Monday, 13 February 2012

Review: Uglies (Uglies #1), Scott Westerfeld

Uglies (Uglies #1)

Scott Westerfeld

Simon & Schuster, 2006 (2005)*

Tally can't wait to turn sixteen and become Pretty. Sixteen is the magic number that brings a transformation from a repellent Ugly into a stunningly attractive Pretty, and catapults you into a high-tech paradise where your only job is to have a really great time. In just a few weeks Tally will be there.

But Tally's new friend Shay isn't sure she wants to be Pretty. She'd rather risk life on the outside. When Shay runs away, Tally learns about a whole new side of the Pretty world - and it isn't very pretty. The authorities offer Tally the worst choice she can imagine: find her friend and turn her in, or never turn Pretty at all. The choice Tally makes changes her world forever.**

Uglies has been on my TBR list for a while now. I'd heard a lot of good things about Scott Westerfeld, and about this series in general. The premise intrigued me: at the age of sixteen, citizens are "turned" Pretty, remodelled into almost interchangeably beautiful adults, in a bid to foster equality. The Uglies wait desperately for the day that they too can join this glittering world of glamorous parties and non-stop pleasure.

Tally is no exception. She anxiously waits for the day that she can join her best friend in New Pretty Town. When Tally meets Shay, however, she discovers that another world waits beyond the one she knows: a world where you don't get turned. When Shay runs away, Tally is forced to follow her and discover this world for herself.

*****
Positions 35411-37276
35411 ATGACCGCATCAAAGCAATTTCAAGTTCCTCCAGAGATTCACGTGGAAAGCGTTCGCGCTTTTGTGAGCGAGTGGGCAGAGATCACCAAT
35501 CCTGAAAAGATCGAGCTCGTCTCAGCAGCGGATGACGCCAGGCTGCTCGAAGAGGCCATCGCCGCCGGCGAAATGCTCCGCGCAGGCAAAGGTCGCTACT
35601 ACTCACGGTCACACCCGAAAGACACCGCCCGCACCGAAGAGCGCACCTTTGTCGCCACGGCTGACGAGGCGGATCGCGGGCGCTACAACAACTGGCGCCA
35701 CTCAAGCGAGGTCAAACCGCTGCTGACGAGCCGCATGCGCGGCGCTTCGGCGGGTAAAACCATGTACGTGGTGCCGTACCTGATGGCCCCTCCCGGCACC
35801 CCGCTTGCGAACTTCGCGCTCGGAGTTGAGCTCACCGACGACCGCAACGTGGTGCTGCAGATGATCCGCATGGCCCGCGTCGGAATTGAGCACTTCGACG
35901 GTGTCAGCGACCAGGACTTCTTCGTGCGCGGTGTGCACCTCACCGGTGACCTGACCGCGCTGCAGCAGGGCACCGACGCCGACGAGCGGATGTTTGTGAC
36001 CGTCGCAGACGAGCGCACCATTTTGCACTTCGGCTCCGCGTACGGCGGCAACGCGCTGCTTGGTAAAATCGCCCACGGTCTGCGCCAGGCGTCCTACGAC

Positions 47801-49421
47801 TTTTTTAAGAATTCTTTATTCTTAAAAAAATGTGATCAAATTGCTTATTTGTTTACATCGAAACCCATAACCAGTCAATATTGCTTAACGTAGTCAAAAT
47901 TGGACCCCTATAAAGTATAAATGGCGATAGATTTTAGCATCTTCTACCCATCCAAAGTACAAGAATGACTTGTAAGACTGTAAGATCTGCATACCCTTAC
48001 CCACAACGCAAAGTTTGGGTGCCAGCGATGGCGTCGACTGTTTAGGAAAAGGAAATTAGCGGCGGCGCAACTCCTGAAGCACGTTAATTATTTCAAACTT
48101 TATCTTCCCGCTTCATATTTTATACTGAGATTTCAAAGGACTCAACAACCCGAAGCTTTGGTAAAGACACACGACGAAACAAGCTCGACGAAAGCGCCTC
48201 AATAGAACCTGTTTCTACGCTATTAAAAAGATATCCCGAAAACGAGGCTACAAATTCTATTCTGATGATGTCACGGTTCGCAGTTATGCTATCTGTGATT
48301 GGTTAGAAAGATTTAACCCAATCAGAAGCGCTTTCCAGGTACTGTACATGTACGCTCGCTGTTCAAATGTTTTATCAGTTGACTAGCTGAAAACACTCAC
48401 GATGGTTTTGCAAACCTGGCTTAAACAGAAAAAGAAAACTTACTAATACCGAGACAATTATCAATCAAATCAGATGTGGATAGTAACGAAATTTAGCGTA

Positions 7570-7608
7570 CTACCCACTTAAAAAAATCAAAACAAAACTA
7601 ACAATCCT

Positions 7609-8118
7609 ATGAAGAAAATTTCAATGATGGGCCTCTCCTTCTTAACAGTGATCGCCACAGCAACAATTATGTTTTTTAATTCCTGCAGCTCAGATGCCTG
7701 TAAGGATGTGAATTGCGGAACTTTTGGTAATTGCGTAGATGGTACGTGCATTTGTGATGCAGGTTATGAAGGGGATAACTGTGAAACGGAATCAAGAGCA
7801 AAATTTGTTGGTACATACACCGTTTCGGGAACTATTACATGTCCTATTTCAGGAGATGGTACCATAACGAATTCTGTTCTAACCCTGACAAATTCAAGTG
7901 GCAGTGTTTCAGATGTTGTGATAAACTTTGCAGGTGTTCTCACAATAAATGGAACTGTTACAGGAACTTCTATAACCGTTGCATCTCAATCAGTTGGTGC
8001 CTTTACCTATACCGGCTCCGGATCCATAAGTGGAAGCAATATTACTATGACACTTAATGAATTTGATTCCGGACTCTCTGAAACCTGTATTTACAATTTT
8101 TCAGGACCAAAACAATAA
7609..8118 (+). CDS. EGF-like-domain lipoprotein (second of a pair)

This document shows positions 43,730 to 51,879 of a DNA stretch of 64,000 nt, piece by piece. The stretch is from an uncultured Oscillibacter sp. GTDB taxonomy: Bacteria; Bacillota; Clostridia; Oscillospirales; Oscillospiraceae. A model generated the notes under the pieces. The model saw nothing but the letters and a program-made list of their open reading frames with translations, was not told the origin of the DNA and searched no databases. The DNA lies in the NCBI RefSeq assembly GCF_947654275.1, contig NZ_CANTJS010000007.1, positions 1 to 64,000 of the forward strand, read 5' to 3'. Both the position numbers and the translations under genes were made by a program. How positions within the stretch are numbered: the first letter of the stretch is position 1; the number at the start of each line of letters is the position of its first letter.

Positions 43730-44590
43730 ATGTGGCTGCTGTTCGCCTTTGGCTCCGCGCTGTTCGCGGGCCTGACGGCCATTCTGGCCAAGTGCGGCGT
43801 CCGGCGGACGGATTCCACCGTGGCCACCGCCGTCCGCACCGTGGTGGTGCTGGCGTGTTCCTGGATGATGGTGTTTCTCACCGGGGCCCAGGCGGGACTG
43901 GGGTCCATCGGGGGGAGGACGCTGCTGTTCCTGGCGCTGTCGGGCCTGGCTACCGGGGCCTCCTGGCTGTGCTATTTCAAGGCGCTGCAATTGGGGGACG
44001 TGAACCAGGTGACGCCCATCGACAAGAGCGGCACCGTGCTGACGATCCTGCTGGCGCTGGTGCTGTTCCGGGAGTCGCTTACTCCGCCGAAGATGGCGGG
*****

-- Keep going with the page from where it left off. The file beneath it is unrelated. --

Uglies begins immediately with Tally on a "trick", sneaking across the river into New Pretty Town. I liked Tally instantly. I particularly liked how her desire to turn Pretty wasn't glossed over, or played down: she really, really wants to be one of the beautiful people, and she doesn't see anything wrong with that. And even though it might seem like a pretty bizarre ambition, it needed to be there for the rest of the book to have any kind of impact.

The gradual unravelling of everything Tally believes in made the second half of this book the most enjoyable. I also thought the ending was brilliant. It wasn't what I was expecting, and I was incredibly glad that I'd borrowed Pretties, the next book in the series, at the same time, so I could dive right in!

The only thing I had a minor quibble with was the lack of background details. As a reader I gleaned quite a lot from throwaway comments - and don't get me wrong, I am not a fan of the info dump in the slightest - but I was still left wondering about the exact workings of the world Westerfeld created. Perhaps that will come out in the next book, though, so for now I will reserve judgement.

Overall rating: 7/10

*The publisher and year refers to the UK edition of the book. The year in parentheses is the year it was originally published in the US. 
**The blurb is taken from the back of the edition of the book I read.
Book source: Borrowed from the public library.

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